UT-Austin investigating former procurement official after review finds irregularities

The University of Texas at Austin is investigating financial irregularities tied to a former procurement director who resigned from the system flagship in mid-April and now holds a similar position at the Austin ISD.

AUSTIN — The University of Texas at Austin is investigating financial irregularities tied to a former procurement director who resigned from the system flagship in mid-April and now holds a similar position at the Austin ISD.

An internal UT review found that Felix Alvarez, former assistant vice president for procurement, business and payment services, double-dipped on travel funds, may have misused purchasing cards and raffled off athletic tickets for personal gain, costing the university several thousand dollars, according to one source who has seen the document. The review has not been released publicly and appears to be related to a university police investigation.

Alvarez did not respond to requests for comment.

In August and September, The Texas Tribune requested memorandums and reports about UT’s procurement practices and the university’s assistant vice president for procurement — the position Alvarez held until April. But the university’s police department objected to releasing the information because “it relates to and is being utilized in the investigation of an ongoing criminal investigation,” according to a letter sent from a UT System lawyer to the Texas attorney general’s office. The Tribune received the letter as part of the public information request process.

Asked about the internal review, a UT-Austin spokesperson, J.B. Bird, said he could not provide information beyond the letter.

Alvarez is the second UT-Austin official to come under scrutiny in recent months for allegedly running afoul of the university’s financial processes. In September, a university investigation found the law school’s former facilities director, Jason Shoumaker, defrauded UT out of nearly $1.6 million, not including some $270,000 paid to an outside law firm hired to review his activities and the university’s practices.

That investigation found that lax oversight allowed Shoumaker to get away with a host of financial and professional improprieties, including falsifying documents, making questionable purchases and funneling payments to vendors who might have been friends and associates. He was indicted by a Travis County grand jury in December on counts of theft, money laundering and abuse of official capacity.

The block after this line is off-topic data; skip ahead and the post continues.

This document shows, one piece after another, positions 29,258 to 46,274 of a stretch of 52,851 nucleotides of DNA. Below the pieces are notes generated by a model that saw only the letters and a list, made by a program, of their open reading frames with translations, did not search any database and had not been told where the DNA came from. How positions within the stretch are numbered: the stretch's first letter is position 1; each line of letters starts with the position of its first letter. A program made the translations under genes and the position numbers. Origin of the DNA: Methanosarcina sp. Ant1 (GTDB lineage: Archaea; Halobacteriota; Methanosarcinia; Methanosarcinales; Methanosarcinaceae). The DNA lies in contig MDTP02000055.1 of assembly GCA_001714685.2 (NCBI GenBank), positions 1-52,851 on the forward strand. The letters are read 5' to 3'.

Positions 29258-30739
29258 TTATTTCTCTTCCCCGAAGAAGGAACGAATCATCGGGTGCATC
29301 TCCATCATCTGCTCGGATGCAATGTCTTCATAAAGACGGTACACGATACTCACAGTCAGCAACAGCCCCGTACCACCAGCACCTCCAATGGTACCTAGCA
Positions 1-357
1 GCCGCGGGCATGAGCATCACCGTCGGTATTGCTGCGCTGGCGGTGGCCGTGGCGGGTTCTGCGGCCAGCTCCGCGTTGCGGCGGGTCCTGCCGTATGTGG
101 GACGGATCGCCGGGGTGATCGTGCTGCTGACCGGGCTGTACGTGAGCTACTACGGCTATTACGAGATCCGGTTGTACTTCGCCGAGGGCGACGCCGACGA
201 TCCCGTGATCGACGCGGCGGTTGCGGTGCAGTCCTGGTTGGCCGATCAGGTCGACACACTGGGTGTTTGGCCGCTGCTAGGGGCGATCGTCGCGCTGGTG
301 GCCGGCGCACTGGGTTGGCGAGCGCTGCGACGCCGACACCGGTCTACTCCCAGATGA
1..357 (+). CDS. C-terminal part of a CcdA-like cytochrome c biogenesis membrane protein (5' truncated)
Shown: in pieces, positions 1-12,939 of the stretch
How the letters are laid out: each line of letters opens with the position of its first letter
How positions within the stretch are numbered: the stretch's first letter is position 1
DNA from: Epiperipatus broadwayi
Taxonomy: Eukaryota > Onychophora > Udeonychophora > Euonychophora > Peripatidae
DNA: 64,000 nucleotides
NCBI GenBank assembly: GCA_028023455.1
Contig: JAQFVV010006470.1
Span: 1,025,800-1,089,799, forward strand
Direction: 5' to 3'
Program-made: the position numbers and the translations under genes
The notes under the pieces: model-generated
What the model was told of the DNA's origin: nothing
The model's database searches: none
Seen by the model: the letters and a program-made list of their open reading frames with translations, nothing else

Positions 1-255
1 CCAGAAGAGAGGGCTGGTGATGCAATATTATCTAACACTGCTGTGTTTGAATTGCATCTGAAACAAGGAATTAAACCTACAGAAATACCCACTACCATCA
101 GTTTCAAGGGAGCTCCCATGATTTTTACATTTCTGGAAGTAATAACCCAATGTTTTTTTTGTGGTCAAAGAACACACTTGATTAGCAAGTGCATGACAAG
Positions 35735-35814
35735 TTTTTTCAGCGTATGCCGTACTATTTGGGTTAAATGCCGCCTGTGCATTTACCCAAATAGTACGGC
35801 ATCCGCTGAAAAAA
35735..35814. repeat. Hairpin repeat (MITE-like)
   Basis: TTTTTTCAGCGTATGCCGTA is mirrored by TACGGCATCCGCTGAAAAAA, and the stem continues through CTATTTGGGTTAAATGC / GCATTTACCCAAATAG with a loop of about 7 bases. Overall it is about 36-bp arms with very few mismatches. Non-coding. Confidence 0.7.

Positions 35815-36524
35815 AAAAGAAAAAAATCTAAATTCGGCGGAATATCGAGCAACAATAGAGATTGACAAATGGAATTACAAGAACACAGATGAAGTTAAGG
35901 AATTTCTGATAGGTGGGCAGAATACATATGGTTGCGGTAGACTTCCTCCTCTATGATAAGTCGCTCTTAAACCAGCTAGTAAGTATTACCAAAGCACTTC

Shoumaker’s attorney, Perry Minton, said at the time that “we stand ready to address” any mistakes Shoumaker has made. The case is pending.

The UT flagship already has made efforts to tighten its financial controls, and the law school must pay the university an estimated $110,000 to audit its business operations for a year.

Alvarez, who began work at UT in January 2017, did not oversee the law school’s purchasing processes, Bird said.

A LinkedIn page bearing Alvarez’s name says he executed purchase orders and contracts of up to $1 million and oversaw several “high-profile campuswide process improvement initiatives” that included “revamping” the purchasing card program and other responsibilities.

UT-Austin’s Senior Vice President and Chief Financial Officer Darrell Bazzell said in a note announcing Alvarez’s hiring in 2017 that Alvarez previously had held procurement or contracts-related roles at a number of public entities, including the University Health System, the San Antonio ISD and the city of San Antonio.

It’s unclear if Austin ISD officials knew of UT’s review before hiring Alvarez as its executive director of contract and procurement services.

An Austin ISD spokesman, Eddie Villa, said the district contacted Alvarez’s former employers before hiring him and that one unfavorable recommendation would not disqualify an applicant.

“We look at the whole thing — his experience as a whole,” Villa said. Because school district staff are on Thanksgiving holiday, Villa said he could not immediately confirm when the district learned of UT’s review.

Bird said Alvarez’s former supervisor — Bazzell, the university’s CFO — was contacted by a district representative Sept. 25 — about a month after Alvarez’s appointment was approved by the district’s board of trustees. Bazzell returned the call the next day and confirmed Alvarez’s start and end dates and that he resigned, but “declined to respond to questions about Alvarez’s performance,” Bird said.